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The Torch
11:50 am
Thu August 2, 2012

Kayla Harrison Completes Her Comeback With Historic Gold Medal In Judo

U.S. judoka Kayla Harrison reacts after winning the women's 78kg gold medal at London's ExCel arena.
Franck Fife AFP/Getty Images

Originally published on Thu August 2, 2012 6:39 pm

Kayla Harrison has defeated Britain's Gemma Gibbons in the women's 78kg judo final. It is the first gold medal for Harrison, 22, a native of Middletown, Ohio — and the first Olympic gold medal for an American in the event.

Harrison sprang out to an early lead in the match and then sealed it with another late score. She holds multiple world champion titles, despite her young age.

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Politics
11:31 am
Thu August 2, 2012

Are Polls Good News For Either Candidate?

Originally published on Sun August 5, 2012 2:08 pm

Transcript

MICHEL MARTIN, HOST:

I'm Michel Martin, and this is TELL ME MORE, from NPR News. Coming up, we'll hear why some analysts are calling Mali, of all places, the Afghanistan of Africa. We'll ask NPR's West Africa's correspondent Ofeibea Quist-Arcton about why this formerly stable democracy has so many in the region on edge. We'll have that conversation in just a few minutes.

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The Two-Way
10:16 am
Thu August 2, 2012

Colorado Shooting Stories: Teen Shielded Woman And Her Kids; He Got Shot

Jarell Brooks.
KUSA-TV

Originally published on Thu August 2, 2012 10:40 am

As they're being told, we're pointing to some of the stories about the 12 people who died and the 58 who were wounded when a gunman opened fire on July 20 at a movie theater in Aurora, Colo. Click here to see more. As you see others, please share the links in the comment threads.

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The Torch
10:13 am
Thu August 2, 2012

Boris Gets Left Hanging, But The Joke's Rarely On London's Savvy Mayor

A still image taken from an eyewitness video shows London's Mayor Boris Johnson hanging from a zipline, after losing his momentum.
YouTube

Some Londoners may not be much interested in sports - but one image from these Olympic Games will surely remain with them, long after the cheers and crowds have faded away. It is the spectacle of their mayor, Boris Johnson, brandishing a Union flag in either hand, dangling helplessly from a zip wire 20 feet above the ground.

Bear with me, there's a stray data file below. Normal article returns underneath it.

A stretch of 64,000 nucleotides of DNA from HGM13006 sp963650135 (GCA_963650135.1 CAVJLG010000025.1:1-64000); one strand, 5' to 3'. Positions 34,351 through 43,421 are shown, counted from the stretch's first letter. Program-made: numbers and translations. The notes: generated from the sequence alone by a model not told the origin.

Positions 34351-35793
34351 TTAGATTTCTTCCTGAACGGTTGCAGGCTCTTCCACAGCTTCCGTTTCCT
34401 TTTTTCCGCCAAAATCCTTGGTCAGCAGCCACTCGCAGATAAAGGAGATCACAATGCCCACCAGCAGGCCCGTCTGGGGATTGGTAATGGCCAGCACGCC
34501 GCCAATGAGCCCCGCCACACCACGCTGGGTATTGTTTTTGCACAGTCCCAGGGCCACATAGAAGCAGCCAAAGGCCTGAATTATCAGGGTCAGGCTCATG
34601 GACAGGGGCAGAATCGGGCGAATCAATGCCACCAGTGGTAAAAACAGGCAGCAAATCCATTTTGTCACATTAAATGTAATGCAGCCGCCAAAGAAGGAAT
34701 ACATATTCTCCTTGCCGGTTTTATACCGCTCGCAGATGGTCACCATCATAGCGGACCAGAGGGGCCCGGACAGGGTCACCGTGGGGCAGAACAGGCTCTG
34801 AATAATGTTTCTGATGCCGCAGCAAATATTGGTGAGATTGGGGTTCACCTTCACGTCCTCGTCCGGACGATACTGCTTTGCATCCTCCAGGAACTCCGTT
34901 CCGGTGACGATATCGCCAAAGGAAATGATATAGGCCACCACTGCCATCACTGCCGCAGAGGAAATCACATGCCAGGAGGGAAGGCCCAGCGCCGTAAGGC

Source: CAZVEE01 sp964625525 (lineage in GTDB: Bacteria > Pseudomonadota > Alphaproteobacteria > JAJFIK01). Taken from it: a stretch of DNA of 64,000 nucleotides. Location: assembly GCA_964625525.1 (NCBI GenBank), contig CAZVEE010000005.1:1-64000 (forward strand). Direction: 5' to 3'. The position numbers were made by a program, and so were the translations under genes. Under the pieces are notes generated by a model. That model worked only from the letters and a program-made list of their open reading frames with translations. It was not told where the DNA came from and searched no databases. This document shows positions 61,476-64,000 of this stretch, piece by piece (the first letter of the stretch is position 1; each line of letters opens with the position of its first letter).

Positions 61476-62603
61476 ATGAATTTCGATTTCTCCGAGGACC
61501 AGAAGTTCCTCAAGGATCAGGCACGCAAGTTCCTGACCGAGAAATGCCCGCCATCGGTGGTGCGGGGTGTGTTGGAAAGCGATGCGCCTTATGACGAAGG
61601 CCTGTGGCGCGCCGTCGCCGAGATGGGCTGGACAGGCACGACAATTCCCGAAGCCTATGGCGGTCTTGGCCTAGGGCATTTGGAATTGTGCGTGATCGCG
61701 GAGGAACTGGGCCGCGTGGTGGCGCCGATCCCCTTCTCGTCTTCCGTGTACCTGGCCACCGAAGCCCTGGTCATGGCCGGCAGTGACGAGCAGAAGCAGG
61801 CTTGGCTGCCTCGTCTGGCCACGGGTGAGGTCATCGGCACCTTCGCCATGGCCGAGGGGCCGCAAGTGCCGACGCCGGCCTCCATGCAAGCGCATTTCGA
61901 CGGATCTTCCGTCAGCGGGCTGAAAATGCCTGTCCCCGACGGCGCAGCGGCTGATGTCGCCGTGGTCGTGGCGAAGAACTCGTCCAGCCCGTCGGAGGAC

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The Salt
9:51 am
Thu August 2, 2012

How Climate Change Is Changing The Oyster Business

Scientists blame higher levels of carbon dioxide in Pacific Ocean waters caused by global warming for the failure of oyster seeds to thrive in hatcheries.
Eric Risberg AP

Originally published on Mon October 22, 2012 11:30 am

Austin Docter has worked at a shellfish plant in Shelton, Wash., for 18 years and has a lot of words to describe what he calls the flavor profiles of oysters: Minerally. Metallic-y. Sweet. Buttery.

"Wherever oysters are grown, they take on the characteristics of the algae and water that they grow up in," Docter says. "It's a lot like French wine."

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Shots - Health Blog
9:42 am
Thu August 2, 2012

Mixed Feelings About Side Effects From Cholesterol Pills

Lipitor and other cholesterol-fighting drugs carry risks of side effects.
Paul Sakuma AP

Drugs to lower cholesterol run neck and neck with antidepressants for popularity in the U.S.

There's ample evidence cholesterol-lowering pills called statins can reduce the risk of a repeat heart attack. The pills are frequently prescribed for people who've never had a heart attack or stroke, but are at high risk for trouble.

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The Torch
9:02 am
Thu August 2, 2012

Let's Catch Up: U.S. Women Rowers Prevail, And NBC's Water Polo Coverage

The U.S. team races to their second straight gold medal in the women's eight rowing event at the London 2012 Olympic Games, at Eton Dorney Rowing Centre in Eton, west of London.
Eric Feferberg AFP/Getty Images

Good morning. Here's a rundown of the news that's catching our eye this morning, from the London Olympics:

-- The women's eight rowing competition was won by the U.S. team, in an encore of their gold-medal performance in Beijing 2008. The team, which led from the start and stayed ahead of silver medalists Canada at the end, consists of Mary Whipple (coxswain), Caryn Davies, Caroline Lind, Eleanor Logan, Meghan Musnicki, Taylor Ritzel, Esther Lofgren, Susan Francia and Erin Cafaro.

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The Two-Way
8:58 am
Thu August 2, 2012

In Syria, Both Sides Now Have Heavy Weapons In Aleppo

Anti-Assad fighters stood atop a captured army tank on Wednesday in the village of Anadan, about 4 miles northwest of Aleppo.
Ahmad Gharabli AFP/Getty Images

Originally published on Thu August 2, 2012 10:59 am

  • From 'Morning Edition': Anthony Kuhn, in Beirut, talks with Steve Inskeep

Anti-Bashar Assad forces in the Syrian city of Aleppo now have at least a few tanks, rocket-propelled grenades and improved explosives.

And that has U.N. observers warning about the deadly consequences of heavy weapons being used by both sides within such a "confined urban area," NPR's Anthony Kuhn said earlier on Morning Edition. The fear, of course, is that even more non-combatants will be caught in the crossfire.

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The Two-Way
8:52 am
Thu August 2, 2012

Jobless Claims Rose By 8,000 Last Week

The number of people filing first-time clams for unemployment insurance rose by 8,000 last week, to 365,000 from 357,000 the week before, the Employment and Training Administration says.

It adds that the "4-week moving average," which is supposed to give a slightly broader look at the trend in claims, "was 365,500, a decrease of 2,750 from the previous week's revised average of 368,250."

But according to The Associated Press:

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The Two-Way